4 -5 Karnaugh Map Method • When the largest possible groups have been looped, 4 -5 Karnaugh Map Method • When the largest possible groups have been looped, only the common terms are placed in the final expression. – Looping may also be wrapped between top, bottom, and sides. Digital Systems: Principles and Applications, 11/e Ronald J. Tocci, Neal S. Widmer, Gregory L. Moss Copyright © 2011, 2007, 2004, 2001, 1998 by Pearson Education, Inc. Upper Saddle River, New Jersey 07458 • All rights reserved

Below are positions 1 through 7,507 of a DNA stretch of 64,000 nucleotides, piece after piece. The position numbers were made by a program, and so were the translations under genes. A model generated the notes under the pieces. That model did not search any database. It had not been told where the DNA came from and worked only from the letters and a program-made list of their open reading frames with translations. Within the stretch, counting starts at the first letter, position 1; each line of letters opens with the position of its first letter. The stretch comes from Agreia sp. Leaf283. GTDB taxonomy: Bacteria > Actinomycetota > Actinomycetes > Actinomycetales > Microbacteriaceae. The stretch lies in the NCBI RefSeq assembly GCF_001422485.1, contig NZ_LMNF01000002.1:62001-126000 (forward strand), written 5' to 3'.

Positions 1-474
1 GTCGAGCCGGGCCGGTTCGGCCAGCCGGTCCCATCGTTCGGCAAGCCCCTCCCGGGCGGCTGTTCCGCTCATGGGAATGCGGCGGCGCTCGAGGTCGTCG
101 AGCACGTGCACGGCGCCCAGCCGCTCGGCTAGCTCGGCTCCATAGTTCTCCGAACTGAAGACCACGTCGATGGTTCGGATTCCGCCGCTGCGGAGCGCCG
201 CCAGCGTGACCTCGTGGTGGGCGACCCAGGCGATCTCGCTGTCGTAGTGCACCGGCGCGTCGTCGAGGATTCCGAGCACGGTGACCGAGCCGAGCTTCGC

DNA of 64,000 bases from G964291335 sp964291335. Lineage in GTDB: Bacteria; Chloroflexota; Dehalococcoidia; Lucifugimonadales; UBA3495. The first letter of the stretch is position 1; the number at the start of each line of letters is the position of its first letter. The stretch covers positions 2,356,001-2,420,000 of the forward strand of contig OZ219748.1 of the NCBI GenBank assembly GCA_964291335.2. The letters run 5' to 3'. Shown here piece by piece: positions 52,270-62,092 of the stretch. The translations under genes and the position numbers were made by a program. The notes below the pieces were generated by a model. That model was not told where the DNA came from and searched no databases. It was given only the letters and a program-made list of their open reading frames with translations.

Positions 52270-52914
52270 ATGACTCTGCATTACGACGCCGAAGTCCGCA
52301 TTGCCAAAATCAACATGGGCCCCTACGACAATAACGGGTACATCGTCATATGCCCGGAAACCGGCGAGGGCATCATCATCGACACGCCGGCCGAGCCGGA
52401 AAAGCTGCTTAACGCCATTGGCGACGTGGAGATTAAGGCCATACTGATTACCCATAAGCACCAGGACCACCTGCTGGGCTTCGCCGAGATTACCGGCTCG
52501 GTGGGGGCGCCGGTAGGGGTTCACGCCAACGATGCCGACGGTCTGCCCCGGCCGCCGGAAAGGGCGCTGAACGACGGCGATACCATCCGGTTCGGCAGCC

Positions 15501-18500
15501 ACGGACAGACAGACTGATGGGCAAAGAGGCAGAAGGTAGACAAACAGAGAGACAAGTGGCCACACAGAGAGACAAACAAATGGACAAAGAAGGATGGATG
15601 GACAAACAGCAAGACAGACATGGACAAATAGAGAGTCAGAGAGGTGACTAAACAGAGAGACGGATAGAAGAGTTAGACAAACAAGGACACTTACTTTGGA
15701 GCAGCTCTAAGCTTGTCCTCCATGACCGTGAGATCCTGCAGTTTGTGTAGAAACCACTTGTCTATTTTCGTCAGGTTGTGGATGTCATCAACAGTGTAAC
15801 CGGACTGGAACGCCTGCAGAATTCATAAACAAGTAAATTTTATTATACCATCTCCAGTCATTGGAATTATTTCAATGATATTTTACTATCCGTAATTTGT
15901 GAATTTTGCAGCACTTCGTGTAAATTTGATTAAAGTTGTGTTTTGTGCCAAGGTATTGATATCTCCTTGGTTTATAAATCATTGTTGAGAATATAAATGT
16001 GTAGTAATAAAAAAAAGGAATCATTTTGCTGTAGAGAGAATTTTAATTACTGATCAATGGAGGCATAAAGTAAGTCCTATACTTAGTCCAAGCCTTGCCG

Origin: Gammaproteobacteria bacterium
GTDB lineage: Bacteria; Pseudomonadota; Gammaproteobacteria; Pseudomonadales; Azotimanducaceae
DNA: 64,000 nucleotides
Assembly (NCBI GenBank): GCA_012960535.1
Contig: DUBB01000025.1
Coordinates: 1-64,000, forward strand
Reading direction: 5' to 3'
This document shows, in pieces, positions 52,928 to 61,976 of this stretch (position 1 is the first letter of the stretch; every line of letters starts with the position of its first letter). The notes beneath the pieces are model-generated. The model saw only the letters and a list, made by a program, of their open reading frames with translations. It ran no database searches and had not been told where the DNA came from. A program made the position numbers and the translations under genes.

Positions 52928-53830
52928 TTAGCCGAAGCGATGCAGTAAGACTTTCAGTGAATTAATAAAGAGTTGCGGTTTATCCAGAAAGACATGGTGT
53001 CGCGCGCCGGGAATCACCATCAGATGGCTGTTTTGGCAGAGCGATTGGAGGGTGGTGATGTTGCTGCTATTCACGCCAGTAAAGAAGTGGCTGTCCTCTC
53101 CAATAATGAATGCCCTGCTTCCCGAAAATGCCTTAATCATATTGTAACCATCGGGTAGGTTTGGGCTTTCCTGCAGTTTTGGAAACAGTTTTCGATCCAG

4 -5 Karnaugh Map Method • Complete K map simplification process: – – – 4 -5 Karnaugh Map Method • Complete K map simplification process: – – – – Construct the K map, place 1 s as indicated in the truth table. Loop 1 s that are not adjacent to any other 1 s. Loop 1 s that are in pairs. Loop 1 s in octets even if they have already been looped. Loop quads that have one or more 1 s not already looped. Loop any pairs necessary to include 1 st not already looped. Form the OR sum of terms generated by each loop. When a variable appears in both complemented and uncomplemented form within a loop, that variable is eliminated from the expression. Variables that are the same for all squares of the loop must appear in the final expression. Digital Systems: Principles and Applications, 11/e Ronald J. Tocci, Neal S. Widmer, Gregory L. Moss Copyright © 2011, 2007, 2004, 2001, 1998 by Pearson Education, Inc. Upper Saddle River, New Jersey 07458 • All rights reserved